Of course, there’s a separate argument that South African players probably also spend less because the cost of living in South Africa is much lower than what it is in the Antipodes or Great Britain, but that only takes into account needs, not wants. And what most people want, is to make as much money as they can, while they can.

A current South African player in the IPL will earn more from the tournament this season than if he spent 13 years as a nationally contracted player. That is staggering even without going as far as analysing how many players stay nationally contracted for more than a decade

We know that professional sporting careers are short and unpredictable. One injury (Mark Boucher’s eye in 2012, for example) can change everything. That means that players have less time than the average worker to maximise their earnings, so when an opportunity presents itself to make big money quickly, they take it.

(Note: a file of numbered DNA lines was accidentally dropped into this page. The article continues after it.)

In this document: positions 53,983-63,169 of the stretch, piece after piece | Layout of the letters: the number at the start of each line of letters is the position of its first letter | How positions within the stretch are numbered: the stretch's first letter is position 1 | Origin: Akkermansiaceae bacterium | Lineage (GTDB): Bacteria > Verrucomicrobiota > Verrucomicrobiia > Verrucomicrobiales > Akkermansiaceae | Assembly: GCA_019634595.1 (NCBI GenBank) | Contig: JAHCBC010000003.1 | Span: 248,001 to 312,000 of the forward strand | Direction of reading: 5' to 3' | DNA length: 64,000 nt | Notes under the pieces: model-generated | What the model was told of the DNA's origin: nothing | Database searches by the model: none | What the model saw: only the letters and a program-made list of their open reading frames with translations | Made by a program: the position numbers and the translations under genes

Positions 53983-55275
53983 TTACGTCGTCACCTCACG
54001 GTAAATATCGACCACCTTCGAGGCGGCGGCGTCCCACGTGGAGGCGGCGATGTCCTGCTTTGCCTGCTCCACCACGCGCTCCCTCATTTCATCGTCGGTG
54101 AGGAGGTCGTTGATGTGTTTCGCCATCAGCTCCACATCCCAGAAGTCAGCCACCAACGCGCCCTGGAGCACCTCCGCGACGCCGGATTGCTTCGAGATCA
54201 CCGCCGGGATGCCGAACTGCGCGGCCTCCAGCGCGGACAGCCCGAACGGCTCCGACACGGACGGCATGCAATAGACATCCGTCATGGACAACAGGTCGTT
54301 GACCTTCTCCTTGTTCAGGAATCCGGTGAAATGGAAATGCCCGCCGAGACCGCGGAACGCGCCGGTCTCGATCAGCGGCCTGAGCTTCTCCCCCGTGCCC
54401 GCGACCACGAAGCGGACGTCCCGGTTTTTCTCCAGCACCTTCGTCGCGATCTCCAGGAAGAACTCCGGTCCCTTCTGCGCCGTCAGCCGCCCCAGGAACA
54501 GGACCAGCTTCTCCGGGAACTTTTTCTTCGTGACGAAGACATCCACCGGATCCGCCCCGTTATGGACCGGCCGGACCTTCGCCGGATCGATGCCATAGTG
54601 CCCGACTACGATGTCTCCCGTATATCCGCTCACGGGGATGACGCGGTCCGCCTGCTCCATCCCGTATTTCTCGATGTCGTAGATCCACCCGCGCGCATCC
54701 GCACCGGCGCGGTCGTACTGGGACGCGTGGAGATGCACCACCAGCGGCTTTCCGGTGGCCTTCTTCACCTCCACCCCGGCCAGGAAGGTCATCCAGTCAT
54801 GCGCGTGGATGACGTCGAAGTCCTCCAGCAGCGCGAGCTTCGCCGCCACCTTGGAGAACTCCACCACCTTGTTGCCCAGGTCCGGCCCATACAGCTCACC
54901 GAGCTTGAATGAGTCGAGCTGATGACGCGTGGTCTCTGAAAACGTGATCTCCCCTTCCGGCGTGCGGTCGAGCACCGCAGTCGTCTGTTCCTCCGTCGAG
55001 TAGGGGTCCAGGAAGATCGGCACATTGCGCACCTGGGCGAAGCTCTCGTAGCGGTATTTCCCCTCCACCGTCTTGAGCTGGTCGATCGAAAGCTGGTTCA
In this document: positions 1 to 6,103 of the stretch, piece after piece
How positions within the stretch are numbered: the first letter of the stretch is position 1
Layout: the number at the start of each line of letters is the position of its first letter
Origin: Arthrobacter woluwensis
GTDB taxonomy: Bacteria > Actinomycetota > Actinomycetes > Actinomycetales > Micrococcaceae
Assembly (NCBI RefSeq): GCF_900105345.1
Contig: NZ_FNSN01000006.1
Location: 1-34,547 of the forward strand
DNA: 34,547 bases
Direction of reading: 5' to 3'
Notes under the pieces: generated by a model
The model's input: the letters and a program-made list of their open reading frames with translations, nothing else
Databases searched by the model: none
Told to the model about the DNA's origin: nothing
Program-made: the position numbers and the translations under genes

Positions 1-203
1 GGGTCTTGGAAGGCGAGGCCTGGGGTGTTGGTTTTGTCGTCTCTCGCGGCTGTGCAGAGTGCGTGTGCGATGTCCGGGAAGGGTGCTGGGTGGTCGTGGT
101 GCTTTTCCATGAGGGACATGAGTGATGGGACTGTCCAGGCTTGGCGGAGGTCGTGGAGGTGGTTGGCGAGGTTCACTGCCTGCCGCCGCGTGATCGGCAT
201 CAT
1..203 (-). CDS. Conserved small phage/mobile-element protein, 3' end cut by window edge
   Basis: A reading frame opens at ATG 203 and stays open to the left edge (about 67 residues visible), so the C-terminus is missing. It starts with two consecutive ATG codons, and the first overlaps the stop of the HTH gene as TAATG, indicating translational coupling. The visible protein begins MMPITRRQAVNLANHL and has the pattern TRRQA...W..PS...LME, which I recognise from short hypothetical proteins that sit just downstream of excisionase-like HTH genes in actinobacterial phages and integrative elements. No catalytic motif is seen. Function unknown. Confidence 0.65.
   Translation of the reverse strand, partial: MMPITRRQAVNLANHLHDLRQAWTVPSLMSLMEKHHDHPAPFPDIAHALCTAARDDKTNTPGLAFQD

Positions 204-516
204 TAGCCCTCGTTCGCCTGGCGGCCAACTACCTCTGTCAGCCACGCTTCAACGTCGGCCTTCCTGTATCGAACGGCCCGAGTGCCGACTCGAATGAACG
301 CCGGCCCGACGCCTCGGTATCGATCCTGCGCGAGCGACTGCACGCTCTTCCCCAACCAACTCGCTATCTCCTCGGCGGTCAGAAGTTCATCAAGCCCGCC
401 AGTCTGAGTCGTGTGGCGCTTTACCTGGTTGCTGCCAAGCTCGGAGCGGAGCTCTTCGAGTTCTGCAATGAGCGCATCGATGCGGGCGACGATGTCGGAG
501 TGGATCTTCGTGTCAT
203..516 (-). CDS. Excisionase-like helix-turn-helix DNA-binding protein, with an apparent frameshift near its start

ESPNcricinfo understands that a current South African player in the IPL will earn more from the tournament this season than if he spent 13 years as a nationally contracted player. That is staggering even without going as far as analysing how many players stay nationally contracted for more than a decade (and realising it’s only a very few). This explains why even those who have only just broken into the Test team, like Jansen, and those whose Tests careers are in the balance, like Markram and van der Dussen, have opted for the IPL instead of the chance to make a case for longer-term international roles. It just makes more financial sense to them.

But if you’re Dean Elgar, who is trying to rebuild a Test team and is just starting to get it right and you’re about to lose your entire frontline pace pack to the IPL, you would rightly try everything to change that, as Elgar did. He called it a test of loyalty when CSA decided to give players the choice of whether to go to the IPL or stay home and play against Bangladesh. He may well feel betrayed. We may sympathise with his position, but we will find it difficult to do much more than that, as will CSA.